Reverend Audane here; dropping by to report that Green Oil Bicycle Brush makes short work of post-ride clean ups, effortlessly purging the demon filth from tyres, rims, cassettes and other drivetrain components. However, contrary to the blurb, prolonged testing suggests the biodegradable bristles aren't the kindest to thinner frame finishes, or indeed the latest generation of sophisticated polymer handlebar coverings.
Common to the Green oil family, environmental credentials match the grime busting capabilities. Measuring a prodigious twenty-four centimetres, the hefty wooden handle is made in the UK from sustainably sourced rubber trees that have reached the end of their five-year life cycle. Drilled straight for the tool board, the spiked end is shaped to oust congealed gunge from derailleur jockey wheels while the graduated bristle plot is designed to be left in warm water so as to mould effortlessly to the differing needs of paintwork, rims, chains, cassettes and other drivetrain without recourse to other tools.
For best results, arrange two buckets, one for washing, the other rinsing. Give machines a liberal dousing with bike wash and leave marinating for a minute or two or so while the bristles soften. Starting at the handlebars and moving systematically around the bike using light pressure and a routine of dip, scrub, rinse saw tainted cork wrap, saddles, polished alloy components, recessed cleats and even knobbly 'cross/mtb rubber suitably revived and race-ready in a matter of twenty minutes.
Alternating pressure dependant upon the surface, I was almost prepared to accept this might be the holy grail-the perfect bike cleaning package when I caught sight of the fresh and unsightly swirls left in frame livery and lacquer alike. This wasn't isolated to notoriously delicate flamboyant enamels-factory fresh two-pac and super-tough powder coating also fell victim. Mercifully T-cut saved the day but my humble car sponge won't be collecting its pension anytime soon.
Sturdy and very effective brush but not my first choice for paintwork
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Make and model: Green Oil Bicycle Brush
Size tested: n/a
Tell us what the product is for, and who it's aimed at. What do the manufacturers say about it? How does that compare to your own feelings about it?
"The Green Oil Bicycle Brush had the rider, and the environment in mind. Rather than plastic, the Bicycle Brush has a burly wood handle. The ergonomic handle is made from sustainably sourced wood too, so when a tree is cut, another is planted.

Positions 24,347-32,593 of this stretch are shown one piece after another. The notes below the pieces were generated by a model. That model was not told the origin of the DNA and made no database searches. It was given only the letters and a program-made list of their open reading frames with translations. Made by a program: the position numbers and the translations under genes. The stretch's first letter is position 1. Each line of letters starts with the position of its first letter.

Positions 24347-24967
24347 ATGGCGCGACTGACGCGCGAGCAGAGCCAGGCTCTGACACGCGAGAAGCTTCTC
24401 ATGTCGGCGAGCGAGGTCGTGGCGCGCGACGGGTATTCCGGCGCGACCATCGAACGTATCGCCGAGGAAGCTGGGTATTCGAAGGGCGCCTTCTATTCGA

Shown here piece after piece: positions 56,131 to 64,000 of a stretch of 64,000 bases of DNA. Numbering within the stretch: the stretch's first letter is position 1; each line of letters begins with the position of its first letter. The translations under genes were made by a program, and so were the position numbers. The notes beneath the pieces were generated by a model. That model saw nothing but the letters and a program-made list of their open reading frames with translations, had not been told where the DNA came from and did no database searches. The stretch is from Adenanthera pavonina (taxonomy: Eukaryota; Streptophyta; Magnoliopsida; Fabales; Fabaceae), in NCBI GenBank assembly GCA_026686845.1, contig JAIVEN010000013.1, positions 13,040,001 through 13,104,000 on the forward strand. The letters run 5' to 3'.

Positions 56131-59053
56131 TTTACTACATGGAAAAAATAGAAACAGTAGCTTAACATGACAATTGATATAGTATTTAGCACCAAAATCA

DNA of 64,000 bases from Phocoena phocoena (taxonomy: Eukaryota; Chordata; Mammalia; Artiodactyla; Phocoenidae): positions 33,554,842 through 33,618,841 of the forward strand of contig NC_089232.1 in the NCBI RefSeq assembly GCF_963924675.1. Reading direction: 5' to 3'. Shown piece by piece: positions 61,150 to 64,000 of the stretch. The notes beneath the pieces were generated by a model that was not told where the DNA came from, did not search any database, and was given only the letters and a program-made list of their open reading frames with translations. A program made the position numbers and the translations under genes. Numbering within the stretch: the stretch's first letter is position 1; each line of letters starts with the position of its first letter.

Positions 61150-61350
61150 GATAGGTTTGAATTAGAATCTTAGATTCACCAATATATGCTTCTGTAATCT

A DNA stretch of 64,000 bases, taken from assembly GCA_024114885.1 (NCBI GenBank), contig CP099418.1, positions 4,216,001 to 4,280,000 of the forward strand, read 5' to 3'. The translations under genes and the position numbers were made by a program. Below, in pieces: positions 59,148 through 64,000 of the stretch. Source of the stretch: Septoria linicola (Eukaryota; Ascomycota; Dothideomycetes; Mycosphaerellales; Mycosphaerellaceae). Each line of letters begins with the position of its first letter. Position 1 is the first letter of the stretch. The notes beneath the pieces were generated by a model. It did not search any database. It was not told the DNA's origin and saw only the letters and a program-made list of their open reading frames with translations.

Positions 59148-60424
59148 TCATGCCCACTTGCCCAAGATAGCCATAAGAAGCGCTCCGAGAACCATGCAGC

Why buy a set of brushes, when you can buy one quality Green Oil Bicycle Brush?"
Tell us some more about the technical aspects of the product?
Sustainably sourced wood from the rubber tree, graduated biodegradable bristle
Reassuringly solid, yet fairly agile with it.
Tell us how the product performed overall when used for its designed purpose
There's no doubt this brush is an extremely effective tool for rims, tyres and filthy transmissions but I would disagree with the suggestion that it is suitable for paintwork in its present guise.
Tell us what you particularly liked about the product
Solid construction, sustainably sourced materials and excellent grime-busting prowess.
Tell us what you particularly disliked about the product
A bit harsh for frame livery.
Did you enjoy using the product? Yes
Would you consider buying the product? Yes
Would you recommend the product to a friend? In the main, yes
Age: 38 Height: 1m 81 Weight: 70 kilos
I usually ride: Rough Stuff Tourer Based around 4130 Univega mtb Frameset My best bike is: 1955 Holdsworth Road Path and several others including cross & traditional road
I've been riding for: Over 20 years I ride: Most days I would class myself as: Experienced
I regularly do the following types of riding: cyclo cross, commuting, touring, fixed/singlespeed, mtb,
Shaun Audane is a freelance writer/product tester with over twenty-eight years riding experience, the last twelve (120,000 miles) spent putting bikes and kit through their paces for a variety of publications. Previous generations of his family worked at manufacturing's sharp end, thus Shaun can weld, has a sound understanding of frame building practice and a preference for steel or titanium framesets.
Citing Richard Ballantine and an Au pair as his earliest cycling influences, he is presently writing a cycling book with particular focus upon women, families and disabled audiences (Having been a registered care manager and coached children at Herne Hill Velodrome in earlier careers)